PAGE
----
As the producer of CTN, as much as I would like to indivually and immediately respond to these emails, given my commitment to CTN, and it's vision, I'm not authorized to speak for CTN, absent the collegial action of the committee as a whole. After we meet, a statement will be forth coming from the committee ASAP.
CTN defenders have claimed there is more to the story, hinting that Jessi had a “threatening nature” and the existance of conflicting information on multiple websites. Other members of the local women's community have their hackles up over this tacit moral code of conduct.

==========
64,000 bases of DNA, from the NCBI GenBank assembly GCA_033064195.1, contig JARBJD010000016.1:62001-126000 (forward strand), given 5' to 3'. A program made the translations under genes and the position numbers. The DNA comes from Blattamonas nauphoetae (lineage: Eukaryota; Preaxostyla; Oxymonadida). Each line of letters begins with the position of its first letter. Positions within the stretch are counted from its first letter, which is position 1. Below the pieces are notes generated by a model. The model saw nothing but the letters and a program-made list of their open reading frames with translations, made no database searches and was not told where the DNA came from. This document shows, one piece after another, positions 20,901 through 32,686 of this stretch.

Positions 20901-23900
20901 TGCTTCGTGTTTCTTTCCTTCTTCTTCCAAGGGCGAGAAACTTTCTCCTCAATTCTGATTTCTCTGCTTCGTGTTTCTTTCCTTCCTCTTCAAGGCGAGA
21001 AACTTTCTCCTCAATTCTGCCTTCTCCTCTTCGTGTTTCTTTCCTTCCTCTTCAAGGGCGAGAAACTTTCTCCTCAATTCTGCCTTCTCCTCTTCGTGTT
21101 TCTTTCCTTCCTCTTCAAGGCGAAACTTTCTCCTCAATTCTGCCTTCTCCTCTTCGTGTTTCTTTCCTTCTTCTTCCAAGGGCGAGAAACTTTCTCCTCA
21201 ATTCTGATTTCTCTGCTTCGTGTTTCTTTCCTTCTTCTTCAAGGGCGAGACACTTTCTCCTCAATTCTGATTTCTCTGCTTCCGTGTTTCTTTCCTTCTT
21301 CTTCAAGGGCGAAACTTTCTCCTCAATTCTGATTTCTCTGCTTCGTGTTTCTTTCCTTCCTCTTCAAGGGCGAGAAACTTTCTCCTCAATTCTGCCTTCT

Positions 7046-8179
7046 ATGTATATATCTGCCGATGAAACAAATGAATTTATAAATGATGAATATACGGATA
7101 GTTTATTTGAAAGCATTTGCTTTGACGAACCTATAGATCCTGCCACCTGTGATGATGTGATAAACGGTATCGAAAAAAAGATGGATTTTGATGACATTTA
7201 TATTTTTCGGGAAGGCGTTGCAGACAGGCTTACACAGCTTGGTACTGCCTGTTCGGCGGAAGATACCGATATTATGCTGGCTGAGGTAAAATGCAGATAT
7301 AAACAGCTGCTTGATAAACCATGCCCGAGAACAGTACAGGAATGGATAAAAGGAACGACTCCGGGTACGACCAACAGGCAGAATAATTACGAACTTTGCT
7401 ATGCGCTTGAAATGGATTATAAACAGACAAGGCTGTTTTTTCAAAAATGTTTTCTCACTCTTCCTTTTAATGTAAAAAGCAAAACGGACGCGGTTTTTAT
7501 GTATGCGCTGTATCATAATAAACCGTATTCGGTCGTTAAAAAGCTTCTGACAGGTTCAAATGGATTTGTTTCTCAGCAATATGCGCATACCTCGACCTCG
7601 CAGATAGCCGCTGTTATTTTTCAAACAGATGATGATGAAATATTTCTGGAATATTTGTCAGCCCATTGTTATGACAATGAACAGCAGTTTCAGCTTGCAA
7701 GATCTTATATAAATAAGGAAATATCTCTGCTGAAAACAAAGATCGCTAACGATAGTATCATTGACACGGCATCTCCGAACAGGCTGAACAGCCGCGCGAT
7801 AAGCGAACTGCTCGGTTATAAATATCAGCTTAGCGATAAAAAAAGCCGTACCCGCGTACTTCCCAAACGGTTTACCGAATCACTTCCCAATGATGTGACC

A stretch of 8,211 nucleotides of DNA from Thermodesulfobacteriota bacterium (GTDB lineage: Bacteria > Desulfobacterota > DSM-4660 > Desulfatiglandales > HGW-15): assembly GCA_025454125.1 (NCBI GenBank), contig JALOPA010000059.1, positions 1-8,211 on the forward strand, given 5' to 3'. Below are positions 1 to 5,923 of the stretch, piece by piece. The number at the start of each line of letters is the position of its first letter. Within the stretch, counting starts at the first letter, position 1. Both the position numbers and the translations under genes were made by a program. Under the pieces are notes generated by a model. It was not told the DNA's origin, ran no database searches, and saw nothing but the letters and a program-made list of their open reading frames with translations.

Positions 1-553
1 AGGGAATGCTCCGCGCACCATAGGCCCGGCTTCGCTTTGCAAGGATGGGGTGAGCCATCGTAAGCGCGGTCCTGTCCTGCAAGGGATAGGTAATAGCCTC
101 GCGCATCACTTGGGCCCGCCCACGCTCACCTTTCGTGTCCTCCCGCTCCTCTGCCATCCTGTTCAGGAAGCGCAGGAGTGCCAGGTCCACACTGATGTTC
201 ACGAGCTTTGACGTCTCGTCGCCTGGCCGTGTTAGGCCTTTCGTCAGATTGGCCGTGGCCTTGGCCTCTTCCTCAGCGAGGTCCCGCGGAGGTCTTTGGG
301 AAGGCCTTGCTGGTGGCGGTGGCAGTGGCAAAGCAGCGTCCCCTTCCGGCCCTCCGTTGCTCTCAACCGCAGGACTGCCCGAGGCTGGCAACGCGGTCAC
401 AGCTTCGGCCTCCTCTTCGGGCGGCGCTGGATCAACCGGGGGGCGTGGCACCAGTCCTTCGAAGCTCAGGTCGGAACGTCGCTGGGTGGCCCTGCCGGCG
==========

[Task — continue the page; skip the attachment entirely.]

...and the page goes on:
So let's take a step back. This is the transcript Jessi and Emilia provided of the email from CTN:
“It has come to our attention recently, at pridefest,that you are
acting as an escort. As you already know, Celebrate The Night is a “Celebration” of Women, and the information listed on the website of URnotalone has you listed as an escort, and we can not risk having that affiliated with CTN. It is with regret that we have decided not to accept your application to audition for CTN. We are sorry, we were looking forward to having a magician in the show, but we have to consider the interest of CTN first and foremost. “